We really should come up with a clever name for this emerging strategy sub-genre. If you have ever played Cartoon Wars, Ancient War or any other 2D side-scrolling RTS, then you’ll feel right at home with Battle of Puppets. However, while Small Wonders’ newest title may not win you over with its originality, its abundance of charm and adorable atmosphere will.
The game is centered around a spectacularly realized show business motif. You play as a puppeteer traveling his way across America, battling other puppeteers in their home venues hoping to reach the ultimate arena: Broadway.
Otherwise mundane matches are made much more theatrical when your playfield is a stage, your background is a set and your units are props. As puppets ‘die’, ropes pull them off stage, your castle home base might as well be a cardboard cut-out, and the day/night cycles are obviously the work of someone behind curtain.
Everything, including the menus, the opening cinematics, and the game itself looks wonderfully bright, colorful, and smoothly animated. Even the peppy music contributes to the delightfully playful tone that perfectly suits the casual strategy gameplay.
Unleash the marionettes!
However, while you may not have seen Battle of Puppets’ look before, you have certainly experienced its gameplay. Two bases are laid at opposite ends of a long, flat track you can scroll across with the touch screen. Units created at one end automatically begin walking towards the other. If they encounter each other they fight until one dies, and one team wins when his units take down the other team’s base.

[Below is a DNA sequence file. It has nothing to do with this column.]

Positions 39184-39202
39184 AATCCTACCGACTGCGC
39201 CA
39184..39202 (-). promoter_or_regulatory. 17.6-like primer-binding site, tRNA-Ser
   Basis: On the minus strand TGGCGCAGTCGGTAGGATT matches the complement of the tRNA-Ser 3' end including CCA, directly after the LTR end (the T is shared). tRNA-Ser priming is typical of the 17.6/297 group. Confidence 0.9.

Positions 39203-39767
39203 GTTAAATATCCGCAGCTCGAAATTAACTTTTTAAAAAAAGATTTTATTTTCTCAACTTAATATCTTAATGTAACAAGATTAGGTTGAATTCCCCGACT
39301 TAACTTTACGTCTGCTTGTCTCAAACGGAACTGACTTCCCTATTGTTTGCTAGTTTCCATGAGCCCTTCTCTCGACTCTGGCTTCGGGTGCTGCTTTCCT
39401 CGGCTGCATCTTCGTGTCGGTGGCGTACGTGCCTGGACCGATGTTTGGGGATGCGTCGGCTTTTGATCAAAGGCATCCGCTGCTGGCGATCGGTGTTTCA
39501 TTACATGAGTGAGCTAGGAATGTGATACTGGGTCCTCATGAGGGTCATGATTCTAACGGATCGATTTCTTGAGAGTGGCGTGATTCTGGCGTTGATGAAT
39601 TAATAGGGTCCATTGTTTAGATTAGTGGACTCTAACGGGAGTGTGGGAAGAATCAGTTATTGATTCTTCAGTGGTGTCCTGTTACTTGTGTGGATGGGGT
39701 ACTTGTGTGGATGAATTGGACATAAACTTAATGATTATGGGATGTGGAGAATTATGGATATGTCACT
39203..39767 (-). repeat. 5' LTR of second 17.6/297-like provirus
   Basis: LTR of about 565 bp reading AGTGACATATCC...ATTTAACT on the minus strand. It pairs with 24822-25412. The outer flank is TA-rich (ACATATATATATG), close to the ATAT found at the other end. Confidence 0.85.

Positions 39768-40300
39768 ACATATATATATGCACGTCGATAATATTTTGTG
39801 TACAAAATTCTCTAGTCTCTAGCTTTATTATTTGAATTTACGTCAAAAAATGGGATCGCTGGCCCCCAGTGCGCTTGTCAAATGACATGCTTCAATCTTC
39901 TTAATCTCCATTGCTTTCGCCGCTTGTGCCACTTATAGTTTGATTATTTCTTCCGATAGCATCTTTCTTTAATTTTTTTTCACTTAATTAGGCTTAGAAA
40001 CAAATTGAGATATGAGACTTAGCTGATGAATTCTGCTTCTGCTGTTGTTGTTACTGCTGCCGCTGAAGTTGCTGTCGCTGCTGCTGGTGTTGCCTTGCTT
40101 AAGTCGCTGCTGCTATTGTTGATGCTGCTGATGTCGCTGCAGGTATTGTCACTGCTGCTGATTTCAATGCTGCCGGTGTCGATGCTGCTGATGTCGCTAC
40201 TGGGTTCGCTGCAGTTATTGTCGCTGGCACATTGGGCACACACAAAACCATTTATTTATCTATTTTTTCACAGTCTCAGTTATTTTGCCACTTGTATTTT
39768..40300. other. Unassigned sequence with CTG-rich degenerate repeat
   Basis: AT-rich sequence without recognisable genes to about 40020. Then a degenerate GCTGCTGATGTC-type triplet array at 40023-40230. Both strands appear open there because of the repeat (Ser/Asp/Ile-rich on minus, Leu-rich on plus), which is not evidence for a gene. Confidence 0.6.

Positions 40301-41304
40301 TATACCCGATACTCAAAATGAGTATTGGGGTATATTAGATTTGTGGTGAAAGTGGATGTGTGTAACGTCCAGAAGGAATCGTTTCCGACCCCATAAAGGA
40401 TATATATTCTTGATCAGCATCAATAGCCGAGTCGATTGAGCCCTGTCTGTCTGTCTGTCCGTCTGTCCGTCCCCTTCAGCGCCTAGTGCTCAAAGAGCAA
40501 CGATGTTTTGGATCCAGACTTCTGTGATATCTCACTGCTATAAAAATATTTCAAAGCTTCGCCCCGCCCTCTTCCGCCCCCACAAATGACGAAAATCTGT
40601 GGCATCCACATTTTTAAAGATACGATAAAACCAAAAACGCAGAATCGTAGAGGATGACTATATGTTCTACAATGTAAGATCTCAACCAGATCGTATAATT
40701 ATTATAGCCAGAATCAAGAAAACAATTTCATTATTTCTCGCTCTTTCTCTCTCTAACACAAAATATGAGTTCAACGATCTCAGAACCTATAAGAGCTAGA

If you choose to play through the 20 or so missions, you will discover Battle of Puppets’ small but meaningful variations. Money is earned throughout a match to fund your army’s production, but there is also a popularity meter to keep track of, complementing the live performance theme.
Repairs, upgrades and up to five units can be queued for deployment at once as long as you don’t exceed the nine unit maximum, and defenses can be built at several points on the map to halt enemy progress. The catch is that only the team that reaches a point first is the one that gets the bonus.
The running of the bulls.
But the real twist, and secret weapon, is the spell system. By tapping the screen twice and drawing a simple symbol like a “Z” or an “O” when your gauge is full, you can cast a variety of helpful spells, including an enemy-stunning lightning bolt. Later on, spells become crucial for success, but if you are in a hurry, like when your base is under siege, the game doesn’t always recognize your scribbles, leading to frustration.
To round out the showbiz theme, each spell is actually the work of an onstage professional. For example, the spell that repairs your handmade troops is due to the hard work of a nearby cabinetmaker.
There are a handful of factions to choose from, including ninjas, Egyptians, Vikings, and Spaniards. However, each group plays roughly the same. Initially you can quickly build melee units (Vikings) and ranged units (Egyptians with spears). After upgrading your base twice you can then build a stronger type of melee unit (bulls) and a stronger type of ranged unit (Japanese boats with cannons) as long as you are patient enough.
Perhaps if there was a multiplayer option, key strengths and weaknesses would emerge among the factions. Humans playing other humans would lead to a deeper metagame than what’s on display here. Sadly though, the campaign and OpenFeint leaderboards will have to suffice for now.
As it currently stands, Battle of Puppets is a treat for the eyes, only mildly taxing on the brain, and thoroughly entertaining throughout. It’s just not a total showstopper.